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Demographic transition model - Essay Example

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In essence, a population may be characterized by either a high or low birth rate or death rate, or a or even an invariable proportion of both. From a laymans point of view, a growing population…
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Download file to see previous pages This paper focuses on demographic transition model and global food production and distribution for a growing human population to meet global food security goals.
According to Wilson (2007, p. 33), the demographic transition model "Is a generalized model that describes how birth rates and death rates of human populations change over time". Starr, Evers and Starr (2014) conversely posits that demographic factors fluctuate such that developed nations are exemplified by low birth rates, low numbers of infant deaths, as well as a high life expectancy. These demographic factors are inverse in developing countries. In this regard, the demographic transition model, as spelt out by Wilson (2007), was developed by demographers from surveillance and scrutiny of researched and tested variations of birth and death rates of a number of countries over a span of two hundred years.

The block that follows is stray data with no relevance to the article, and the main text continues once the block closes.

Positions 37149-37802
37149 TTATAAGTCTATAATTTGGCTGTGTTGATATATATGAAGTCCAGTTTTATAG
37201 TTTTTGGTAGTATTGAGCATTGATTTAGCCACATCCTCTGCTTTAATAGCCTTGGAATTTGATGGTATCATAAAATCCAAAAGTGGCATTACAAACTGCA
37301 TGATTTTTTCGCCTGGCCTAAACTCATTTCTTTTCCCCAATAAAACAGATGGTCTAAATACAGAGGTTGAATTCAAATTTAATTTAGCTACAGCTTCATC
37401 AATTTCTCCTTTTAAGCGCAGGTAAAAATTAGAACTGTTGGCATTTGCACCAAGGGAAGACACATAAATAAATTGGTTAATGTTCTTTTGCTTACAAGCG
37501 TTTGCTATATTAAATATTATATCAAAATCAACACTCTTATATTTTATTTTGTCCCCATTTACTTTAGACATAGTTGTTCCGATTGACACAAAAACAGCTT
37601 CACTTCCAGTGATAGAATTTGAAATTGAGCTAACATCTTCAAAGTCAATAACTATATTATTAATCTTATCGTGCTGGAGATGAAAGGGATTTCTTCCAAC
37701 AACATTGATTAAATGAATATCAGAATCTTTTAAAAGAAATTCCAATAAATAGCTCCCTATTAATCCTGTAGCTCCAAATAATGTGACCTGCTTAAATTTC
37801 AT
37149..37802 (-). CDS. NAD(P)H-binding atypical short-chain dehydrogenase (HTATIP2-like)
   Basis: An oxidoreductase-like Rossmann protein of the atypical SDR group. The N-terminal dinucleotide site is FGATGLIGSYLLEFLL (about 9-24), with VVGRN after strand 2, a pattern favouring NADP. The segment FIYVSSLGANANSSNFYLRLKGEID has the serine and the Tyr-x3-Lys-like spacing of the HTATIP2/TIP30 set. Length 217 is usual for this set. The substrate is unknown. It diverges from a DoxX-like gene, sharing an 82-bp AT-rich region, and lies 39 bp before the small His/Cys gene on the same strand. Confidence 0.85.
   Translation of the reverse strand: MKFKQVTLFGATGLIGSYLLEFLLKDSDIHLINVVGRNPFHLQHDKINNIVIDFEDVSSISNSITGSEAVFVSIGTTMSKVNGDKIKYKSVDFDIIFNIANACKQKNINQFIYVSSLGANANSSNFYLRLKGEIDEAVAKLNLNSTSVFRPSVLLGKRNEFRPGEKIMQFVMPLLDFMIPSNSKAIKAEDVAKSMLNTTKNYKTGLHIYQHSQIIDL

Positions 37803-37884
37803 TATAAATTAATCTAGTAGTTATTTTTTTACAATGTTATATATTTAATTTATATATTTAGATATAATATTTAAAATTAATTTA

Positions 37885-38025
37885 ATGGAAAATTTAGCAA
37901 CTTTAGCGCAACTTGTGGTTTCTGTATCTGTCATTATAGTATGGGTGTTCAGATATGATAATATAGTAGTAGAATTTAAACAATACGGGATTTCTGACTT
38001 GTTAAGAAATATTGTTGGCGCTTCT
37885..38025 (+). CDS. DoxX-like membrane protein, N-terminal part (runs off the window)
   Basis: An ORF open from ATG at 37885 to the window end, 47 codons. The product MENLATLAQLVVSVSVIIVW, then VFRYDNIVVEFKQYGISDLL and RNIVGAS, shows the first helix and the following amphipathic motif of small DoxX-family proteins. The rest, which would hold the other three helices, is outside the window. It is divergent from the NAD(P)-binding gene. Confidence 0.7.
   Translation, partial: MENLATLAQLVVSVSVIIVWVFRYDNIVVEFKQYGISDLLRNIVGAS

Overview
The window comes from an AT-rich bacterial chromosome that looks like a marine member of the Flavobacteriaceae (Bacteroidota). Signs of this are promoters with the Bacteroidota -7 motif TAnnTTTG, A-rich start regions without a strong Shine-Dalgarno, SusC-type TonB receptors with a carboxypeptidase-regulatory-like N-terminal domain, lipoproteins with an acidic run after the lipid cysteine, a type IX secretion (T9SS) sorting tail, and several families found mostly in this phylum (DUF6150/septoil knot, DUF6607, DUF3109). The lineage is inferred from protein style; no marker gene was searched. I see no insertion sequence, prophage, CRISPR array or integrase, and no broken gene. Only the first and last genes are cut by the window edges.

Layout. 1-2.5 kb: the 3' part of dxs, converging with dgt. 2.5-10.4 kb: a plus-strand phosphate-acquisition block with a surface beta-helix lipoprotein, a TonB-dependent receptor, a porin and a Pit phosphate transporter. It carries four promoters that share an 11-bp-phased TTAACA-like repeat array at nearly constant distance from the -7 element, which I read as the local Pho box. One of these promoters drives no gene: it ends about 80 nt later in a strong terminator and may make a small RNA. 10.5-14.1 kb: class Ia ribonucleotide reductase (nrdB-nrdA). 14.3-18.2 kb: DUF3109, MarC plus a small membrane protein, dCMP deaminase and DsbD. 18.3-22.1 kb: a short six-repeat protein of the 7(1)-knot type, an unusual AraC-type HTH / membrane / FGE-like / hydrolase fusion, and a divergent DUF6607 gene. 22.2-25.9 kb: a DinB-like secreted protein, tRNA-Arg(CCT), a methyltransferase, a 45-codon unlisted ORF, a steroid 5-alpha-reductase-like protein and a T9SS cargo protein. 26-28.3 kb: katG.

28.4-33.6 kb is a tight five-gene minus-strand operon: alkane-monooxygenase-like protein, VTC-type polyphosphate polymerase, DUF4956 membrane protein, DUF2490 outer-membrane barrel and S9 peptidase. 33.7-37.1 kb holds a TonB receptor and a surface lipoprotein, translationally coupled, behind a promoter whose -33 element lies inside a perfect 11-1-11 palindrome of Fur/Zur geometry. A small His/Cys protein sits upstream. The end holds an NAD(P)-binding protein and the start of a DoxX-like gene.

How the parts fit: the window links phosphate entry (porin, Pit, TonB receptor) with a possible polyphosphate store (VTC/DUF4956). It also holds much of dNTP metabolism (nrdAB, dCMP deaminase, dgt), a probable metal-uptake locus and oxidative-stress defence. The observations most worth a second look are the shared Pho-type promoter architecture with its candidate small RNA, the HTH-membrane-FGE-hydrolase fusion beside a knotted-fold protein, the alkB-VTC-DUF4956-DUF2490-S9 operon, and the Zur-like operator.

As underscored by Wilson (2007), demographic transition model consist of four stages. The initial stage is referred to as high stationary stage and is characterized by elevated birth and death rates. At this stage, Wilson (2007) asserts that the population is generally low. High death rate at this stage is as a result of ill health, food shortage or deprivation, and warfare. Wilson (2007) further notes that birth rate at this initial stage is fairly even and therefore an increase or decrease of population is delineate by varying death rate. The second stage as outlined by Wilson (2007) is referred to as early expanding stage. This stage is characterized by an increase in population as a result of receding death rate coupled by a fairly elevated birth rate. The receding death rate in the second stage is contributed by improved food security and improved public health. Late expanding stage is the third step of the model. As elucidated by Wilson (2007), this phase is characterized by an even and low death rate together with a decreased birth ...Download file to see next pagesRead More
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